(C) I really don't want to offend anyone but, to tell you the truth, it sounds like a management problem rather than a machine problem (management of the company not the machine that is) I don't doubt that there was a problem or problems with the machine but: (C1) Why wasn't the sales thing sorted out earlier? (C2) Three months hardly sounds like a solid committment to new technology (C3) Sounds like the machine was bought without money (loan or overdraught) hoping that it would immediately start paying for itself and when it didn't, panic struck.
(D) You can accuse me of being a wet blanket if you like but unless you are one of the owners I wouldn't go diy route because if you do and there are problems, it will be you who gets the blame.
EDIT I just read Gerry's post and that's the route I would take.
EDIT2 "Much of it directly from my own pocket" So you are one of the owners.
As I said above, I don't want to offend anyone but I do try to look at these things from an overall business point of view, not just a technical point of view. This is just my opinion and as someone said here today in cnczone, opinions are like........
OUR family business. I refer to myself as an employee because while I am a shareholder, my parents are the partners in charge. I'm just the monkey with the computerOriginally Posted by skippy
It's Multicam, actually. And they have a great table and awesome staff, there were just some issues with the software. If I had the money to drop on it, I'd buy another exact same table with third-party software.Originally Posted by skippy
The sales thing caught us off-guard because our star salesman was our ONLY salesman. Three months was all the time we had because the problems of sales compounded with dropping all the investment CASH we had into the machine made our issues spiral out of control. The machine would have paid for itself had the two big sales on the board not fallen through due to the salesman being incommunicado.Originally Posted by skippy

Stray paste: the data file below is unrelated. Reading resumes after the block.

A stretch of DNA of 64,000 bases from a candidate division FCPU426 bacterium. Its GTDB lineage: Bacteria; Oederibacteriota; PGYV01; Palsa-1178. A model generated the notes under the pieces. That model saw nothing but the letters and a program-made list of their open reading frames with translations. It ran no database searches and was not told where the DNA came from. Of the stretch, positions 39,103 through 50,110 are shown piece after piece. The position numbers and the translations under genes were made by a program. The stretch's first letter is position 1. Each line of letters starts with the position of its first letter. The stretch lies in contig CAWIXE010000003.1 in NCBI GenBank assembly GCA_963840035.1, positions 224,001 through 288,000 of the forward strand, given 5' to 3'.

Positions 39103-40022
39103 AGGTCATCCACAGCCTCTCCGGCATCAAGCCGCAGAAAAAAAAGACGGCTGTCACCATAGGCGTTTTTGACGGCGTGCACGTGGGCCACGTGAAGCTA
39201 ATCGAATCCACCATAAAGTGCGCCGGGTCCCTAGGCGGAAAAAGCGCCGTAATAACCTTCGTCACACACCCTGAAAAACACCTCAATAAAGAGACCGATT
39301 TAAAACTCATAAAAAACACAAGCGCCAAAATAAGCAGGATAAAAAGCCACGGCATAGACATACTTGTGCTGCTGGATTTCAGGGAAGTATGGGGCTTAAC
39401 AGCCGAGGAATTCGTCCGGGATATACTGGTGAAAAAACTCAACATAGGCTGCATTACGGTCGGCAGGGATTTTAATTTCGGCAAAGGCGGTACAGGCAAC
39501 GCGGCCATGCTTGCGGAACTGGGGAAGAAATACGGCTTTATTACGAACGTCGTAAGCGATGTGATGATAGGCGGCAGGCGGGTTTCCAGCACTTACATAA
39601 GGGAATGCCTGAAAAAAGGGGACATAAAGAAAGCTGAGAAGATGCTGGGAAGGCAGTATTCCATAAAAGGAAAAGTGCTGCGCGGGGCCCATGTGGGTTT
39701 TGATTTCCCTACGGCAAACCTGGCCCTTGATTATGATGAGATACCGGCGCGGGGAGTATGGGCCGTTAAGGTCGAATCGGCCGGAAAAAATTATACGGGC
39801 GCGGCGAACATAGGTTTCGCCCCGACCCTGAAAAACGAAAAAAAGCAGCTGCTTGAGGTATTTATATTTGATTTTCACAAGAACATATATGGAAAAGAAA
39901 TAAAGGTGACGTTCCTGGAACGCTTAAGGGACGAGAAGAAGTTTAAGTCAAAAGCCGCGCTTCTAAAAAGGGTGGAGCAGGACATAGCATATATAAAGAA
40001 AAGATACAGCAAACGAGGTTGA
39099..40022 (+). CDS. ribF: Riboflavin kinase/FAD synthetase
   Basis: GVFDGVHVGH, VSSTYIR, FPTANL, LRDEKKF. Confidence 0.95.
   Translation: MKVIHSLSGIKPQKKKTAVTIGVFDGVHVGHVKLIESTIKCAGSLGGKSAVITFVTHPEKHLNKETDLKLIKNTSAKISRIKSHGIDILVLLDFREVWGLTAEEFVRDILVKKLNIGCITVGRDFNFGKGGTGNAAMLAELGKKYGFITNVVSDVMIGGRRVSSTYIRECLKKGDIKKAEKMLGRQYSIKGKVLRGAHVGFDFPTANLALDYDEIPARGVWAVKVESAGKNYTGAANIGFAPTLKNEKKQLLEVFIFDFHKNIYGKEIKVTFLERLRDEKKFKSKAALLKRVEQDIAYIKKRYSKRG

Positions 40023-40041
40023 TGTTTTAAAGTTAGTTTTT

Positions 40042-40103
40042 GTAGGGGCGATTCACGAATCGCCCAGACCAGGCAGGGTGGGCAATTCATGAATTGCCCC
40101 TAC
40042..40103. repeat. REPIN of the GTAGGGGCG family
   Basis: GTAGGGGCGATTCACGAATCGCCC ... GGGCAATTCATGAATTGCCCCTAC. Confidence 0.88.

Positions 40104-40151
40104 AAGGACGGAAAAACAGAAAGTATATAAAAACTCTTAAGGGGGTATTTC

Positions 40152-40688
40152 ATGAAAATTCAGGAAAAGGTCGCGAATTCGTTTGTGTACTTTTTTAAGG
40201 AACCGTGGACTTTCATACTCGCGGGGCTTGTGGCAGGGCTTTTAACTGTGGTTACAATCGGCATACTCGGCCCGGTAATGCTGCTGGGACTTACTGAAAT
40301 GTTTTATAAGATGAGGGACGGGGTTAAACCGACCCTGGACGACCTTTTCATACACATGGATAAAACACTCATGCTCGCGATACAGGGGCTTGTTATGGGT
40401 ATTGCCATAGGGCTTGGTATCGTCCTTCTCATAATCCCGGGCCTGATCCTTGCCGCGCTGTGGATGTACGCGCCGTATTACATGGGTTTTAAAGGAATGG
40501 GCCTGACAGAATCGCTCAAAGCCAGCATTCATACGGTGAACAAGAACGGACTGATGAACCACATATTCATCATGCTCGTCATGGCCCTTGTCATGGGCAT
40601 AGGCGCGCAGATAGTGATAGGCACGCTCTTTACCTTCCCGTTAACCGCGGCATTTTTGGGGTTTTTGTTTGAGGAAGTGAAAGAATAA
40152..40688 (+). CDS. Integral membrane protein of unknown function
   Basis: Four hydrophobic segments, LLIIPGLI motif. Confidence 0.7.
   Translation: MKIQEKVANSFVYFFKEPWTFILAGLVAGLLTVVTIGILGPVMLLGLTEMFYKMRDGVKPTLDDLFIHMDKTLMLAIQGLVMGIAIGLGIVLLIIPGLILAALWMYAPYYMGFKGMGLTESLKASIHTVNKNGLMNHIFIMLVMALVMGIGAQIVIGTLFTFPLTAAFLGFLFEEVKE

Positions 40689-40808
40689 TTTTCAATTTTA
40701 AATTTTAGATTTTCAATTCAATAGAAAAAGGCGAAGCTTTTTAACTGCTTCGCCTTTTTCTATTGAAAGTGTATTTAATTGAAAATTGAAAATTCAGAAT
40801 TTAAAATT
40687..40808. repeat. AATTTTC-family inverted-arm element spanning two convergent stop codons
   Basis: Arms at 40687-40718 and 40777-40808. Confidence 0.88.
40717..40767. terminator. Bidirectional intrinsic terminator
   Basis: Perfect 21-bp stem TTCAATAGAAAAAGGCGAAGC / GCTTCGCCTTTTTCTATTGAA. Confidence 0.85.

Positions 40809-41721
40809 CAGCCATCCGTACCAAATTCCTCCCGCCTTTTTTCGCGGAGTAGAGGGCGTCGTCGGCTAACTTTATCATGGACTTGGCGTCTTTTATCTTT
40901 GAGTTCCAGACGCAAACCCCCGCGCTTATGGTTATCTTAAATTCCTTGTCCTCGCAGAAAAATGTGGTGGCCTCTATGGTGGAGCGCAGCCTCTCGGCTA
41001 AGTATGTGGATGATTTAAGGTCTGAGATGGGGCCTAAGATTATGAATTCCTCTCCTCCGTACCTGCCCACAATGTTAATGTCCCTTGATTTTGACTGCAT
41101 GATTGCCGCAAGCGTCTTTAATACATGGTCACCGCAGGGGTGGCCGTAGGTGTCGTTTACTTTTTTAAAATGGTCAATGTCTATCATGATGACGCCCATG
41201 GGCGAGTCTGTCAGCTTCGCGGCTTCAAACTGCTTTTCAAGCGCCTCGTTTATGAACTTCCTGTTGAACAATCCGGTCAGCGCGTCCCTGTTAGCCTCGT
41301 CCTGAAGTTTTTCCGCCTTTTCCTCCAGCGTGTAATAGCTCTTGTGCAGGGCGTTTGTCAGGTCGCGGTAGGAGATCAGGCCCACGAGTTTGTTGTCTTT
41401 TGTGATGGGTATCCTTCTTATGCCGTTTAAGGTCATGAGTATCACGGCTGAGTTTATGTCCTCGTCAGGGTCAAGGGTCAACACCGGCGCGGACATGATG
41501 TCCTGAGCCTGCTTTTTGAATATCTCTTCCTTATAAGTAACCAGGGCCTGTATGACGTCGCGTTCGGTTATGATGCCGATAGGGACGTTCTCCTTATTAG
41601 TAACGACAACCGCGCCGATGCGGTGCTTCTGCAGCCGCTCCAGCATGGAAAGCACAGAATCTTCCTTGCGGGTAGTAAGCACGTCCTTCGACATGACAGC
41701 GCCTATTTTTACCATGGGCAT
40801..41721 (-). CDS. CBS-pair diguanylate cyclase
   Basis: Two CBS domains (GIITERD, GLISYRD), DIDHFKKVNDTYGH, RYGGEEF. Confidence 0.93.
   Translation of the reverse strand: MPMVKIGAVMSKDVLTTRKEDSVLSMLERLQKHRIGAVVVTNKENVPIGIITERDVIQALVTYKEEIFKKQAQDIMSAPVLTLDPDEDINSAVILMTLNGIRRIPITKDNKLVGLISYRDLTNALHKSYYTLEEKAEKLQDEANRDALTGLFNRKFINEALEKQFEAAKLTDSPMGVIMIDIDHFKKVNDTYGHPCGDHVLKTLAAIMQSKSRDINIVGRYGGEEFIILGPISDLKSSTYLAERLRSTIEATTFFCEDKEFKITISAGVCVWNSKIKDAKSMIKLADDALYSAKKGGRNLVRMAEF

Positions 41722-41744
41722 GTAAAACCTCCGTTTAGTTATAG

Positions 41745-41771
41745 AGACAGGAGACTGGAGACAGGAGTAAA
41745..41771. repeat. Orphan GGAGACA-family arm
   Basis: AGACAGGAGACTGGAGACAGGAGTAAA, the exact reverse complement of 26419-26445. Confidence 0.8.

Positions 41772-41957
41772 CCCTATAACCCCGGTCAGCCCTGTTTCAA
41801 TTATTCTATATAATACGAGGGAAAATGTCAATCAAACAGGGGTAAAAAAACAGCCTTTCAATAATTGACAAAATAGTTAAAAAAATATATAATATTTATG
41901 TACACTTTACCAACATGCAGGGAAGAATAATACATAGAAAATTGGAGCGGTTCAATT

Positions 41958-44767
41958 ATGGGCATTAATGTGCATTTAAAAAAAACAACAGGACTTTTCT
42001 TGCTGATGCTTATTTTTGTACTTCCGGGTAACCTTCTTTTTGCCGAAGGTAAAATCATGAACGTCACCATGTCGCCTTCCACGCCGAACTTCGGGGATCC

Sales is still our biggest issue right now, our salesman having had to retire from the company following the router loss debacle. Which puts sales directly on the out-of-work router person. *grimaces* That would be me.
Which is why most of the cost of the new unit will be coming from my pocket because after the unfortunate happenings before, the management is leery of throwing cash at me again. My plan is to build maybe a small benchtop unit out of my own pocket (and contracting out to them under my own company), and using the funds from that to finance the big router.
Not an owner yet. But I'm bucking for management of a planned branch office. I'd like to prove myself with this router thing firstOriginally Posted by skippy
Skippy you are right on the money, again not to offend but no one is doing any favours to *****foot around it. With the demand and capacity you saw how tough it was to make the business work - now you are considering layering on more risk (in a DIY project) that will also divert resources away from the core biz. Go with Gerry's idea and put the energy you would put into DIY into a sales and marketing plan/program.
Consider: no matter how experienced and skilled a machine designer or engineer you are, you are not going to be more efficient than a commercial solution. Spend a few extra hours a day making & selling signs - focusing on your core competency and buy the machine with the proceeds.
If you are not able to make more $$$ focused on your core competency than you'd save by building it yourself, consider ripping down the Crushmonkey Signs, and put up a Crushmonkey CNC Routers sign.
Crushmonkey: Sorry, I did understand Multicam but wrote Mastercam.
Mcgyver: I couldn't agree more.
You could always look here. Used routers :http://www.routercenter.com/
If you do get one tell'im I sent yah Don't worry I get nothing and they will probably ask who your talking about too
Mcguyver: You're right. Any time I'd be building a machine could be spent selling signs or soliciting loans to actually buy one. I didn't think of the time involved taking me away from making money, I was only looking at the DIY in the sense of saving as much money as possible... which would be losing money in the long run in time spent NOT selling product.
Tauscnc: I checked out that link and I was shocked to see how cheap used routers were. Thankies!
Gerry (or another mod), could I get you to move my thread into a more suitable area so I can rename it something like Finding The Right Router System or something? Or should we just delete it and start fresh?
I think I would go with Gerry's ideal. I always value his opinion and he's never been wrong on the ideals he's gave me.
Thanks for the move, Gerry!
And yes, a ShopBot or ShopSabre are the two main retail units I'm looking at right now.
I saw a large table on Ebay yesterday that made me wish I had the 8k for it. It was the right size, and only needed a hard drive and spindle :frown:
I don't know what make it was, other than it had a lot of Porter components.
So now it's just a matter of narrowing down the model I want for my purposes.
Has anyone here had experience with used routers?
Does anyone have a list or table that shows router models and brands in a cross-reference like pricing, durability, capability etc?